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Biology Articles » Genetics » Human Genome Project » Goals

Goals
- Human Genome Project

  • identify all the approximately 20,000-25,000 genes in human DNA,
  • determine the sequences of the 3 billion chemical base pairs that make up human DNA,
  • store this information in databases,
  • improve tools for data analysis,
  • transfer related technologies to the private sector, and
  • address the ethical, legal, and social issues (ELSI) that may arise from the project.
The goals of the original HGP were not only to determine all 3 billion base pairs in the human genome with a minimal error rate, but also to identify all the genes in this vast amount of data. This part of the project is still ongoing although a preliminary count indicates about 30,000 genes in the human genome, which is far fewer than predicted by most scientists.Another goal of the HGP was to develop faster, more efficient methods for DNA sequencing and sequence analysis and the transfer of these technologies to industry.The sequence of the human DNA is stored in databases available to anyone on the Internet. The U.S. National Center for Biotechnology Information (and sister organizations in Europe and Japan) house the gene sequence in a database known as Genbank, along with sequences of known and hypothetical genes and proteins. Other organizations such as the University of California, Santa Cruz, and ENSEMBL present additional data and annotation and powerful tools for visualizing and searching it. Computer programs have been developed to analyze the data, because the data themselves are difficult to interpret without them.The process of identifying the boundaries between genes and other features in raw DNA sequence is called genome annotation and is the domain of bioinformatics. While expert biologists make the best annotators, their work proceeds slowly, and computer programs are increasingly used to meet the high-throughput demands of genome sequencing projects. The best current technologies for annotation make use of statistical models that take advantage of parallels between DNA sequences and human language, using concepts from computer science such as formal grammars.Another, often overlooked, goal of the HGP is the study of its ethical, legal, and social implications. It is important to research these issues and find the most appropriate solutions before they become large dilemmas whose effect will manifest in the form of major political concerns.All humans have unique gene sequences, therefore the data published by the HGP does not represent the exact sequence of each and every individual's genome. It is the combined genome of a small number of anonymous donors. The HGP genome is a scaffold for future work in identifying differences among individuals. Most of the current effort in identifying differences among individuals involves single nucleotide polymorphisms and the HapMap.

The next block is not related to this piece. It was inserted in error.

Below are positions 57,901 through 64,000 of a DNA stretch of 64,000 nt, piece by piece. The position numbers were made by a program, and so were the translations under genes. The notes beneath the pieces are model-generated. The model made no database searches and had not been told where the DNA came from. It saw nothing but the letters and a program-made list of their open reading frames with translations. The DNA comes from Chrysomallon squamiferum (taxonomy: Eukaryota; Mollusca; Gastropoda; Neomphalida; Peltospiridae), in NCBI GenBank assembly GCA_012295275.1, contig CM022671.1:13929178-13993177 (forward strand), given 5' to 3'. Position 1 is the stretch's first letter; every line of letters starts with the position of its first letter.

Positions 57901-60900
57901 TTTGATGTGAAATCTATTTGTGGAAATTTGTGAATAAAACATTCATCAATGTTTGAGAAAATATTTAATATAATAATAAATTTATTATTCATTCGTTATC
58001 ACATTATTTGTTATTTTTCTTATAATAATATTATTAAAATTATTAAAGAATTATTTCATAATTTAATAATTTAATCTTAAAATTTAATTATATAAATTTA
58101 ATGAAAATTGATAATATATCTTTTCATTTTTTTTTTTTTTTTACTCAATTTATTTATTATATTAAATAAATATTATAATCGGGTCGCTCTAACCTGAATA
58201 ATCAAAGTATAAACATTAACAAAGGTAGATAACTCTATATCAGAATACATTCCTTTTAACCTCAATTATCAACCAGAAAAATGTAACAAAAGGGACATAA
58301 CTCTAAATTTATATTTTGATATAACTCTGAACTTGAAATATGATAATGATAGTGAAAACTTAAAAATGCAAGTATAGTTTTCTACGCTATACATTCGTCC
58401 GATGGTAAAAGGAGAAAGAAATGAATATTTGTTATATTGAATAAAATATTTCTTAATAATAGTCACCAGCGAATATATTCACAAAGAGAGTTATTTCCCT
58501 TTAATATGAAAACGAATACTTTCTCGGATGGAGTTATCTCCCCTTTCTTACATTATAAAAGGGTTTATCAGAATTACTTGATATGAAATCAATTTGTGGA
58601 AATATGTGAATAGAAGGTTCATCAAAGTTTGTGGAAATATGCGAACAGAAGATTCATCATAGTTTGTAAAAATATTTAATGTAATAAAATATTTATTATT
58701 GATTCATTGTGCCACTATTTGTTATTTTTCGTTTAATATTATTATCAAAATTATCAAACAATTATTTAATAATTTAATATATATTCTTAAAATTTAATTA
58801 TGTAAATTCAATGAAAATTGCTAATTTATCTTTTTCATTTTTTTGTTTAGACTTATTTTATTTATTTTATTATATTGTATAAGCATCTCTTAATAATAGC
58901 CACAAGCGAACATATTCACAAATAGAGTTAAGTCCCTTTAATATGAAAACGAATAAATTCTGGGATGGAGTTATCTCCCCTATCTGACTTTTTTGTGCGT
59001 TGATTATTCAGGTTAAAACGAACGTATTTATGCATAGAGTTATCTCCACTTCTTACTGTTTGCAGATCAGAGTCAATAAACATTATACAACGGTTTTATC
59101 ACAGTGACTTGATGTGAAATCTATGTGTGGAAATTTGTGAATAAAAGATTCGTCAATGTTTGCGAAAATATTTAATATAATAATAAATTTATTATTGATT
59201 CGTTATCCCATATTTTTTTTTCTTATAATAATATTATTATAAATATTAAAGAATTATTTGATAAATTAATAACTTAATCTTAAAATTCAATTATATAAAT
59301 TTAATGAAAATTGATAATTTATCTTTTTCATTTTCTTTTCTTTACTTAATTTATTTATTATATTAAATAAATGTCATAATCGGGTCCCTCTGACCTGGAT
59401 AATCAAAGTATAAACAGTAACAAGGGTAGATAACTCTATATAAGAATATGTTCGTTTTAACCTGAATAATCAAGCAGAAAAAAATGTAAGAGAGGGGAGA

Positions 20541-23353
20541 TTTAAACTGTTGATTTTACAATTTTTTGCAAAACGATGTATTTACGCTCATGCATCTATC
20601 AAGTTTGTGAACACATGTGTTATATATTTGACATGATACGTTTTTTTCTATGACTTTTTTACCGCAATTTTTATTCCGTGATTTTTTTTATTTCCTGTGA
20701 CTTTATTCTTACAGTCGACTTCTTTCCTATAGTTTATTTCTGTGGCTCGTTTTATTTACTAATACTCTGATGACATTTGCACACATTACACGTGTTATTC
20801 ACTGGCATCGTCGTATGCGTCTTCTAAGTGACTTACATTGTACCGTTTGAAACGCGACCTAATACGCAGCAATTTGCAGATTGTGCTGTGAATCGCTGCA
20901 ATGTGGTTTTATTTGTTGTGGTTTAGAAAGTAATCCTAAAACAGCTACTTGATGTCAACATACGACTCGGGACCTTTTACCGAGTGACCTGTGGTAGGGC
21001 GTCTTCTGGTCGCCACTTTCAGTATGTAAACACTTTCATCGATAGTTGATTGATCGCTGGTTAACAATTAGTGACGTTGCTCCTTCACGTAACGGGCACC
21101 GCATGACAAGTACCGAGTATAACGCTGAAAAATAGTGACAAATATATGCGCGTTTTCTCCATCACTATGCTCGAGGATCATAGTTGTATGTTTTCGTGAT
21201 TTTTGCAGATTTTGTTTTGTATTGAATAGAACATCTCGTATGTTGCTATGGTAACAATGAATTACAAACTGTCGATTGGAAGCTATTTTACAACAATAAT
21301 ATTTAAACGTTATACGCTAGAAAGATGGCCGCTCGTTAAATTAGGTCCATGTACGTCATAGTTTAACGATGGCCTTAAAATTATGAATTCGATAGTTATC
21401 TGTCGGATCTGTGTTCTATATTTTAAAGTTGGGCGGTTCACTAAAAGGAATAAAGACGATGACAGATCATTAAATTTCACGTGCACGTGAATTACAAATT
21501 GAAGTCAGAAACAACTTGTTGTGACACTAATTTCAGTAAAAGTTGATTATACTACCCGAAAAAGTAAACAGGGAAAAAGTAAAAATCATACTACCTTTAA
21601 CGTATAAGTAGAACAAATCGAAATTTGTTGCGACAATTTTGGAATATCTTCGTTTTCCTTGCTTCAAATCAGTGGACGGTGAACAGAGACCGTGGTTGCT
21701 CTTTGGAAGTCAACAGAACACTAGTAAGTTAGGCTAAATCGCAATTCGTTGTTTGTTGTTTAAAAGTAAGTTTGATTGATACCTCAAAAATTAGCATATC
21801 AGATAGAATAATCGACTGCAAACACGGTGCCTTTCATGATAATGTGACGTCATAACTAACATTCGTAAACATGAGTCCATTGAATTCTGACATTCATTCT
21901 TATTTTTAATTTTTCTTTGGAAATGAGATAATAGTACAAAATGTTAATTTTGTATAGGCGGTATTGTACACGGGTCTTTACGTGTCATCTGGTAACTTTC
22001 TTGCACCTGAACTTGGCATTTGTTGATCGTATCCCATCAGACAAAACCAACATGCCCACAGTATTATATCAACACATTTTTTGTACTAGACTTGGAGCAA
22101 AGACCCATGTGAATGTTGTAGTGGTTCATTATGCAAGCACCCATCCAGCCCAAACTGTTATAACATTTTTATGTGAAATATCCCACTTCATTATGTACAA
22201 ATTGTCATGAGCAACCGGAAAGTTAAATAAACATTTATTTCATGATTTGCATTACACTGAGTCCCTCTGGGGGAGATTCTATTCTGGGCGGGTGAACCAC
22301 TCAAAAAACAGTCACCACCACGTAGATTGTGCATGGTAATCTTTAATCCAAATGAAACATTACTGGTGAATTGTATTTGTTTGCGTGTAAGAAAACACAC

How it was accomplished